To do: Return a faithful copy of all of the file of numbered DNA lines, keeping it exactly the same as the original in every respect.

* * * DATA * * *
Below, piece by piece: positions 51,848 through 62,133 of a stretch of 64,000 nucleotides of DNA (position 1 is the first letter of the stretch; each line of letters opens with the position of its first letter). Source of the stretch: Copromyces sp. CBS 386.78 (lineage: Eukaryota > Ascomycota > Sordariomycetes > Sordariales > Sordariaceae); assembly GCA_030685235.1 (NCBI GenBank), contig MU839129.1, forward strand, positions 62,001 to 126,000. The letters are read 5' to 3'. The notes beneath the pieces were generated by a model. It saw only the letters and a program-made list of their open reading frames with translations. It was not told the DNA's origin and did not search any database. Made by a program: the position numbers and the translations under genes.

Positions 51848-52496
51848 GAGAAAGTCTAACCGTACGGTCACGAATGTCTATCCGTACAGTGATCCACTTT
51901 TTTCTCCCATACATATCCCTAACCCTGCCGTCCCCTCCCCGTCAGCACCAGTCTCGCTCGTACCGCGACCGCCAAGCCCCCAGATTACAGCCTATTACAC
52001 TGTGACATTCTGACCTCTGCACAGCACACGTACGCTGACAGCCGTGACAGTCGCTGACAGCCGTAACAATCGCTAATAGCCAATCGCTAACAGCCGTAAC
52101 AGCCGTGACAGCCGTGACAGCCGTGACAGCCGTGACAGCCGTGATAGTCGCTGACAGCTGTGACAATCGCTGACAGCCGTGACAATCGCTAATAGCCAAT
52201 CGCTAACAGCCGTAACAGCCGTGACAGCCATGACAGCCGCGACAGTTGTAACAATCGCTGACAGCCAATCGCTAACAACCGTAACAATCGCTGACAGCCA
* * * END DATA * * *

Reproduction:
Below, piece by piece: positions 51,848 through 62,133 of a stretch of 64,000 nucleotides of DNA (position 1 is the first letter of the stretch; each line of letters opens with the position of its first letter). Source of the stretch: Copromyces sp. CBS 386.78 (lineage: Eukaryota > Ascomycota > Sordariomycetes > Sordariales > Sordariaceae); assembly GCA_030685235.1 (NCBI GenBank), contig MU839129.1, forward strand, positions 62,001 to 126,000. The letters are read 5' to 3'. The notes beneath the pieces were generated by a model. It saw only the letters and a program-made list of their open reading frames with translations. It was not told the DNA's origin and did not search any database. Made by a program: the position numbers and the translations under genes.

Positions 51848-52496
51848 GAGAAAGTCTAACCGTACGGTCACGAATGTCTATCCGTACAGTGATCCACTTT
51901 TTTCTCCCATACATATCCCTAACCCTGCCGTCCCCTCCCCGTCAGCACCAGTCTCGCTCGTACCGCGACCGCCAAGCCCCCAGATTACAGCCTATTACAC
52001 TGTGACATTCTGACCTCTGCACAGCACACGTACGCTGACAGCCGTGACAGTCGCTGACAGCCGTAACAATCGCTAATAGCCAATCGCTAACAGCCGTAAC
52101 AGCCGTGACAGCCGTGACAGCCGTGACAGCCGTGACAGCCGTGATAGTCGCTGACAGCTGTGACAATCGCTGACAGCCGTGACAATCGCTAATAGCCAAT
52201 CGCTAACAGCCGTAACAGCCGTGACAGCCATGACAGCCGCGACAGTTGTAACAATCGCTGACAGCCAATCGCTAACAACCGTAACAATCGCTGACAGCCA